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Frontiers in Energy Research

Nanotechnology for Energy Applications

Editorial ARTICLE

Front. Energy Res., 22 November 2019 |

Editorial: Energy Transport for Nanostructured Materials

  • 1Department of Aerospace and Mechanical Engineering, University of Arizona, Tucson, AZ, United States
  • 2State Key Laboratory of Coal Combustion, Huazhong University of Science and Technology, Wuhan, China
  • 3Nano Interface Center for Energy, School of Energy and Power Engineering, Huazhong University of Science and Technology, Wuhan, China
  • 4Department of Civil Engineering, Purdue University, West Lafayette, IN, United States

Editorial on the Research Topic
Energy Transport for Nanostructured Materials

As one of the oldest topics in the engineering field, heat transfer has been widely studied for many energy-related applications over the years. Nowadays, new research opportunities are introduced by engineering the thermal transport at the nano- or atomic scale. This Research Topic focuses on some of the most exciting advancements along this line.

At the nanoscale, one focused topic is the interfacial thermal transport. Beyond the conventional acoustic mismatch model and diffuse mismatch model for ideal interfaces, Zhang et al. developed a “mixed mismatch model” to predict the phonon transmissivity by incorporating the roughness/bonding at the interface. Along another line, Xiong et al. reviewed the recent development of one-dimensional atomic junction model to address the thermal transport across an interface. A better understanding of the interfacial phonon transport can be critical to the thermal studies of nanostructured materials. For Si/Ge multilayered films, Ran et al. computed the phonon transport using an efficient Monte Carlo scheme with spectral phonon transmissivity. In practice, Hao et al. employed the grain-boundary thermal resistance and point inter-grain contacts to further reduce the thermal conductivity of bulk GeSe4 for thermal insulation applications.

Besides interfacial phonon transport, other aspects of thermal transport can also attract attention. In addition to the linear Fourier's law of thermal conduction, Zhu et al. introduced non-linear thermal radiation following Stefan-Boltzmann law to asymmetric holey composites to realize the thermal rectifier. Li et al. demonstrated a ultra-broadband selective absorber with a hierarchical structure. A better understanding of phonon transport within a bulk material can be guided by simulations. Chen et al. revisited the thermal transport within type-I clathrate Ba8Si46 by iteratively solving Peierls-Boltzmann transport equation with first-principles interatomic force constants. Their study provided fundamental physical insights into the impacts of rattlers on the lattice thermal conductivity of clathrates.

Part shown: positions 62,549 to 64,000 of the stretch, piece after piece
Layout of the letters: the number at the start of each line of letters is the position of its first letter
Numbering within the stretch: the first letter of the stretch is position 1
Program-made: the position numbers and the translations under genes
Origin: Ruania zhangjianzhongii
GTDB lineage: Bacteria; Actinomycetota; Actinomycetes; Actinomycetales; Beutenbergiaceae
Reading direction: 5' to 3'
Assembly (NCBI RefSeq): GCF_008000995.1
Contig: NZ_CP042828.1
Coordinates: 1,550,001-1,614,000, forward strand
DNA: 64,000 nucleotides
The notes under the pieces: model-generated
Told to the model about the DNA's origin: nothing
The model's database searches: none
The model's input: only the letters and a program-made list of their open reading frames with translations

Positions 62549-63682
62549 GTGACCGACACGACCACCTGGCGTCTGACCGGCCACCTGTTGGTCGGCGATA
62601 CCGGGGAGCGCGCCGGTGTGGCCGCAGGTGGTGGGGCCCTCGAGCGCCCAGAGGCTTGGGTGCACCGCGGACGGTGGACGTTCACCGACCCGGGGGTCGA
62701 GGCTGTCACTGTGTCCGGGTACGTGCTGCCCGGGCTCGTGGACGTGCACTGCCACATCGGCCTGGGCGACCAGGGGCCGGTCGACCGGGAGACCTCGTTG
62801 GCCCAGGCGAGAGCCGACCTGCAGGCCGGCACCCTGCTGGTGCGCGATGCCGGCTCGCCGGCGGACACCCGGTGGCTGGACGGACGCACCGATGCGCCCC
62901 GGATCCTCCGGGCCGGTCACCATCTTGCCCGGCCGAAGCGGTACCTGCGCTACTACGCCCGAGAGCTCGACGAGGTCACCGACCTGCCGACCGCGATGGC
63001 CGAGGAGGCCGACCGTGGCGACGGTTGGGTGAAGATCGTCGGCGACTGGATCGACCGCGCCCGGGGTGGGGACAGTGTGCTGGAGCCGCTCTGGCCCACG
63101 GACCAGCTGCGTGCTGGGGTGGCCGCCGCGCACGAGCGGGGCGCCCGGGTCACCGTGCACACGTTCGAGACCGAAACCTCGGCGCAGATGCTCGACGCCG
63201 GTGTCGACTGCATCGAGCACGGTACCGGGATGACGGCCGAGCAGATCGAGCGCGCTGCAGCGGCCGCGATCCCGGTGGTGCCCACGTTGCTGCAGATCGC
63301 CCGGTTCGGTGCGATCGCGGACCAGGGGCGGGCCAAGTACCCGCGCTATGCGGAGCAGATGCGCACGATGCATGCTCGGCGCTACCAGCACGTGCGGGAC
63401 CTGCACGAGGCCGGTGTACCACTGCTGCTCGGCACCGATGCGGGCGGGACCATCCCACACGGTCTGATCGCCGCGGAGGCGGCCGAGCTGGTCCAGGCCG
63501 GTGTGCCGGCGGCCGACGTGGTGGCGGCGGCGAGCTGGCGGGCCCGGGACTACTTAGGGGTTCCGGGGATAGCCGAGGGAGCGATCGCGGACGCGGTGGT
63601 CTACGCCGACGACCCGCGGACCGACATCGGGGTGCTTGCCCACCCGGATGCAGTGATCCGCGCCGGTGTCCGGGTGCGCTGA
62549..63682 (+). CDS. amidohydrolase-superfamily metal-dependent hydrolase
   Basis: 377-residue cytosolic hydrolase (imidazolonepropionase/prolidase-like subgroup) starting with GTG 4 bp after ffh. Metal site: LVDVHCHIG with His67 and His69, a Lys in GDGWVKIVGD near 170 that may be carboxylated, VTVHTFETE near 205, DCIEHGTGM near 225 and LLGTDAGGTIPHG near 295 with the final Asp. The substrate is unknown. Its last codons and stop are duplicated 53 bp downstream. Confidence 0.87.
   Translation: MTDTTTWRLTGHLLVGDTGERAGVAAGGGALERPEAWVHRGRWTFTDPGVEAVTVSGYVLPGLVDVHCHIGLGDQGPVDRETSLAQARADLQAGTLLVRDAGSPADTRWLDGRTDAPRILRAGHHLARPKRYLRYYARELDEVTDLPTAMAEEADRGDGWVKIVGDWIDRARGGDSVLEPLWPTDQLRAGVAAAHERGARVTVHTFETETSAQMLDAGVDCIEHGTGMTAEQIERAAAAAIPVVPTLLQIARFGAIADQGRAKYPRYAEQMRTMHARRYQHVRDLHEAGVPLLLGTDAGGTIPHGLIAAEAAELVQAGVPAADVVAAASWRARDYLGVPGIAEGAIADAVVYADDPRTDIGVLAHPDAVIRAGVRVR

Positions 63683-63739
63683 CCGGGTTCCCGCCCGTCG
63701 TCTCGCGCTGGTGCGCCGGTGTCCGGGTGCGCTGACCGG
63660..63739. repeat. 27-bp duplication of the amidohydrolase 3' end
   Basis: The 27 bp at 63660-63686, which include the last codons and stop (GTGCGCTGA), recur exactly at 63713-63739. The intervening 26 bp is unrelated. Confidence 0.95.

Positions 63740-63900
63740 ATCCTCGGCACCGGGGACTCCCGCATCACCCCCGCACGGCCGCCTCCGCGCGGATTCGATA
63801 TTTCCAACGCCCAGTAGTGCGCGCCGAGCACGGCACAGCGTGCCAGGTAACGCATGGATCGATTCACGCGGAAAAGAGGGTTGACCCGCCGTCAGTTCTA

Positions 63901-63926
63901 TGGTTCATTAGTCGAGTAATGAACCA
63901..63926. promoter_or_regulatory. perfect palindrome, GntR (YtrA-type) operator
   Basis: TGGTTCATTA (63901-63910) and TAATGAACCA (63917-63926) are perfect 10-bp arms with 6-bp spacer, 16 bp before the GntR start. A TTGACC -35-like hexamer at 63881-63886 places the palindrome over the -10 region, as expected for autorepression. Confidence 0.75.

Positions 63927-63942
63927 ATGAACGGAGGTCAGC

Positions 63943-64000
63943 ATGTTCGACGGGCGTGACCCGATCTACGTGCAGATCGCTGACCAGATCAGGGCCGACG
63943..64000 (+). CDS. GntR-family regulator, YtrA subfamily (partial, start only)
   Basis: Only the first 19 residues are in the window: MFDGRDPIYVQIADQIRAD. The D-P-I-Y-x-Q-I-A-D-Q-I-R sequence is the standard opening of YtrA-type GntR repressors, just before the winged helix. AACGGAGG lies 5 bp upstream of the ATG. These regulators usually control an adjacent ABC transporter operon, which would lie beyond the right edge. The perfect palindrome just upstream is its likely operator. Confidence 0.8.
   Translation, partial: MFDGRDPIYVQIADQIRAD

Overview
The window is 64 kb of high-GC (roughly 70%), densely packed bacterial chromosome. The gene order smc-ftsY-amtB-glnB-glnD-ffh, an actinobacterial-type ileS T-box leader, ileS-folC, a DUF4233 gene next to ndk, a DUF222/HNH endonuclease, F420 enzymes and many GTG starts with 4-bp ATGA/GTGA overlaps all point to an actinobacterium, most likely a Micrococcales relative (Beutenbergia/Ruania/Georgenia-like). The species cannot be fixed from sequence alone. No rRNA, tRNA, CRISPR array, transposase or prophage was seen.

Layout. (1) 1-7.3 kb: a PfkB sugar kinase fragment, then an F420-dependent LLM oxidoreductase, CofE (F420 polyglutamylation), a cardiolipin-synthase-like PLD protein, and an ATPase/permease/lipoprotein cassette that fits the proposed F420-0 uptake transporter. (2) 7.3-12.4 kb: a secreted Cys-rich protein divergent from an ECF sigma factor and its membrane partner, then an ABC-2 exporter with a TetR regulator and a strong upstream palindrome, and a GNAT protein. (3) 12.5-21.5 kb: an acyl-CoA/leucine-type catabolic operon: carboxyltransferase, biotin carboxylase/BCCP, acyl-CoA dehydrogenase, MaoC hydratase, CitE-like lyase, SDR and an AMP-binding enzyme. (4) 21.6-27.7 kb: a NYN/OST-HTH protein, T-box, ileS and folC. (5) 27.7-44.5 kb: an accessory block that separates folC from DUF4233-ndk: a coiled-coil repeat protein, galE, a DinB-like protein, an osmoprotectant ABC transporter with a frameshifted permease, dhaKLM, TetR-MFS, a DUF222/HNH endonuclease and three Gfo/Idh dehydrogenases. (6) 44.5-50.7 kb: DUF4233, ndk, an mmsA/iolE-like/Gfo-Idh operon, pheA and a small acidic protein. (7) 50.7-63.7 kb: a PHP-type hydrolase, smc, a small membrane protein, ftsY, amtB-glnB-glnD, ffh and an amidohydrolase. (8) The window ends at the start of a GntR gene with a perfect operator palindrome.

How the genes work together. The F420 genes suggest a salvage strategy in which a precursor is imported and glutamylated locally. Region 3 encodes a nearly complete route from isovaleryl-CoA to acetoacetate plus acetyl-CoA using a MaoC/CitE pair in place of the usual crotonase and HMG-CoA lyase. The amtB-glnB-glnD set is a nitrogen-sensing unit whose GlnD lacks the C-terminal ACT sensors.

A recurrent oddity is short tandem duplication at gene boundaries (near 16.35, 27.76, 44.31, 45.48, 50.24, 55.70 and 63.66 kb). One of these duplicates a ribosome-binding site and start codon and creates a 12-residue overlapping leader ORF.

In short, the rapid development of nanotechnology has introduced unprecedented opportunities in advancing the current research of nanoscale heat transport. This Research Topic has shown the rich physics of this still vibrant research field. More interesting results are anticipated in the future.

Author Contributions

QH drafted the editorial. NY helped to revise it. NL and XR read the editorial.

Conflict of Interest

The authors declare that the research was conducted in the absence of any commercial or financial relationships that could be construed as a potential conflict of interest.

Keywords: thermal, phonon, transport, interface, radiation

Citation: Hao Q, Yang N, Lu N and Ruan X (2019) Editorial: Energy Transport for Nanostructured Materials. Front. Energy Res. 7:109. doi: 10.3389/fenrg.2019.00109

Received: 30 July 2019; Accepted: 23 September 2019;
Published: 22 November 2019.

Edited by:

Bingqing Wei, University of Delaware, United States

Reviewed by:

Dexian Ye, Virginia Commonwealth University, United States

Copyright © 2019 Hao, Yang, Lu and Ruan. This is an open-access article distributed under the terms of the Creative Commons Attribution License (CC BY). The use, distribution or reproduction in other forums is permitted, provided the original author(s) and the copyright owner(s) are credited and that the original publication in this journal is cited, in accordance with accepted academic practice. No use, distribution or reproduction is permitted which does not comply with these terms.

*Correspondence: Qing Hao,; Nuo Yang,